Pantone Validated Color 3D Printing

By on April 2nd, 2019 in Corporate

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 3D printing in Pantone colors [Image: Stratasys]
3D printing in Pantone colors [Image: Stratasys]

Stratasys’ J750 and J735 3D printers have been validated as meeting Pantone color-matching standards.

There aren’t currently a lot of color options available in 3D printing. More are coming to the market, and those already commercialized continue to see enhancements to performance. Those enhancements have the benefit of actual market experience in being able to respond to actual user demand to meet actual needs for usage.

What there are a lot of, though, is issues. While consumers may not always pay attention to the exact shades of their favorite brands, these shades are very carefully formulated and controlled. If 3D printing — especially full-color 3D printing — is to truly take its place in standard manufacturing workflows, these colors need to be addressed.

Some 3D printing-focused solutions are already on the market to meet the exacting needs of color matching, but for the most part these come in materials formulated to RAL standards or post-processing in RAL and Pantone colors. Pantone is perhaps the best-known authority for professional color standards, and a new agreement is bringing that validation straight to the Stratasys J750 and J735 PolyJet systems.

The Pantone Validated qualifier designates Pantone’s approval “to simulate Pantone Matching System (PMS) colors on printed objects,” standing up to color quality and realism standards.

These 3D printers are put to use in areas where slight variations in color would be noticed — think close-up shots of 3D printed faces in the next LAIKA film, or business usage for functional and perfectly matching prototypes.

“The Stratasys J750 and J735 have built a reputation as the most powerful color 3D printers on the market today – pushing the boundaries of part and prototype realism. Our agreement with Pantone takes this one step further. When you align the leader in 3D printing with the industry authority on professional color standards, designers can innovate, build and create the most realistic 3D printed prototypes faster than ever before. Together, we’re setting new standards for what’s possible in color rapid prototyping,” Hadas Schragenheim, Rapid Prototyping Manager, Stratasys, tells Fabbaloo of the new agreement.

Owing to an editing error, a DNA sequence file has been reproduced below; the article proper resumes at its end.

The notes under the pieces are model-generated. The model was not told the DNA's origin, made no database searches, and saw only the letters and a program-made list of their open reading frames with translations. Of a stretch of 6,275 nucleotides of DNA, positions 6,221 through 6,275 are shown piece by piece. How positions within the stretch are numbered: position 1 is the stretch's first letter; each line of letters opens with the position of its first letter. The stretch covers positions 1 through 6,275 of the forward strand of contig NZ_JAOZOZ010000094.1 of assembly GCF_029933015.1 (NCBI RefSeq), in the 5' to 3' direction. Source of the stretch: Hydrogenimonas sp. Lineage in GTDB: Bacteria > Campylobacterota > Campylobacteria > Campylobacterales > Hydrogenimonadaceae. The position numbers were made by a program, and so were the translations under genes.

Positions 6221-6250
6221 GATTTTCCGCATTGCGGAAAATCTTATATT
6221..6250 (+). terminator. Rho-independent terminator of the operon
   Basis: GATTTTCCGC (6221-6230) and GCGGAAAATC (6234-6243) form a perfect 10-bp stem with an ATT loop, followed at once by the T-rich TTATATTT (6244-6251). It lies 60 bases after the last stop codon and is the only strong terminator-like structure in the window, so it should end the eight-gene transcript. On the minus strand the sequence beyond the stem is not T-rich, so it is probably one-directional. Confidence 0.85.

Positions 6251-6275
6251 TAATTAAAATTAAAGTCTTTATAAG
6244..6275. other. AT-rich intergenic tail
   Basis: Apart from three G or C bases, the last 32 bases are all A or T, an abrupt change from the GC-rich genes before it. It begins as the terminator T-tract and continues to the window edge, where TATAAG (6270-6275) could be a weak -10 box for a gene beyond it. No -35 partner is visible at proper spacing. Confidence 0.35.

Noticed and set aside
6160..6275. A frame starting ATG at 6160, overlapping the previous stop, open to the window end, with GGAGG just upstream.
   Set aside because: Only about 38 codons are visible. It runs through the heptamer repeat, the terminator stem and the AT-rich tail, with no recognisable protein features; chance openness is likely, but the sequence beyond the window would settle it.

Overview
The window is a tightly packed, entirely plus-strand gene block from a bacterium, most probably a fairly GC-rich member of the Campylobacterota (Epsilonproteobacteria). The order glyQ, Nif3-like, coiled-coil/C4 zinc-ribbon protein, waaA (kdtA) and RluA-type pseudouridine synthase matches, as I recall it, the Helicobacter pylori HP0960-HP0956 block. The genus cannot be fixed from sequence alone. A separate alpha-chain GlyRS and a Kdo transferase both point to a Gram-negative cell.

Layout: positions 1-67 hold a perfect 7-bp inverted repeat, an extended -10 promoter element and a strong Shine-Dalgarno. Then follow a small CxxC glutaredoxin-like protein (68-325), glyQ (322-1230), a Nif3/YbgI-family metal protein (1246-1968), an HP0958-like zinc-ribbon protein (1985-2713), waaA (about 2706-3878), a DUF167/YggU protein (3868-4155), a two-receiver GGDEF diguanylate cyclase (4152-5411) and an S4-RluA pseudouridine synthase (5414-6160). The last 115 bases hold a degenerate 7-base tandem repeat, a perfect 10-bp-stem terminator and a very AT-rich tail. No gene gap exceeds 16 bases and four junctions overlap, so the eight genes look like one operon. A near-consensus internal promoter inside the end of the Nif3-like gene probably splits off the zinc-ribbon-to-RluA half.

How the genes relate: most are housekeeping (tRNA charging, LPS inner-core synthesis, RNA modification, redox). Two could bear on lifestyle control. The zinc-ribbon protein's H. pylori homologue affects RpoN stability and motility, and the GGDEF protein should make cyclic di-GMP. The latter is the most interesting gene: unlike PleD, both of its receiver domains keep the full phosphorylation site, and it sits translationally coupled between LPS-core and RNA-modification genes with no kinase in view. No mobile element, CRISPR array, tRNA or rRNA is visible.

Pantone functionality is expected to hit GrabCAD Print, assigning and applying colors to models easily, this summer. Stratasys calls it an easy “choose-and-print” color-matching process.

 An important check mark for full-color 3D printing [Image: Stratasys]
An important check mark for full-color 3D printing [Image: Stratasys]

For Pantone, the agreement brings their color-matching capabilities into another dimension. The Pantone Validated designation is a mark of trust for industrial users, and bringing that into 3D printing is a strong move into new ways of making.

“Pantone maintains a relentless focus on providing physical and digital design solutions that are aligned with the way modern designers work. Given the innovative applications of 3D printing in design, prototyping and production workflows, Stratasys is a natural partner-of-choice. Together, we’re ensuring designers and manufacturers can leverage advanced 3D Printing technologies to create the most vibrant and color-correct 3D printed prototypes the market has ever seen – and with confidence that simulated Pantone colors reflect the design intent,” said Iain Pike, Director of Partner Business Development for Pantone.

Characteristically for Stratasys, this isn’t the company’s only announcement this week. Rounding out announcements for new FDM and SLA 3D printers, including a major materials partnership, today’s PolyJet focus shows more progress on the multi-material side of the portfolio.

Via Stratasys

By Sarah Goehrke

Sarah Goehrke is a Special Correspondent for Fabbaloo, via a partnership with Additive Integrity LLC. Focused on the 3D printing industry since 2014, she strives to bring grounded and on-the-ground insights to the 3D printing industry. Sarah served as Fabbaloo's Managing Editor from 2018-2021 and remains active in the industry through Women in 3D Printing and other work.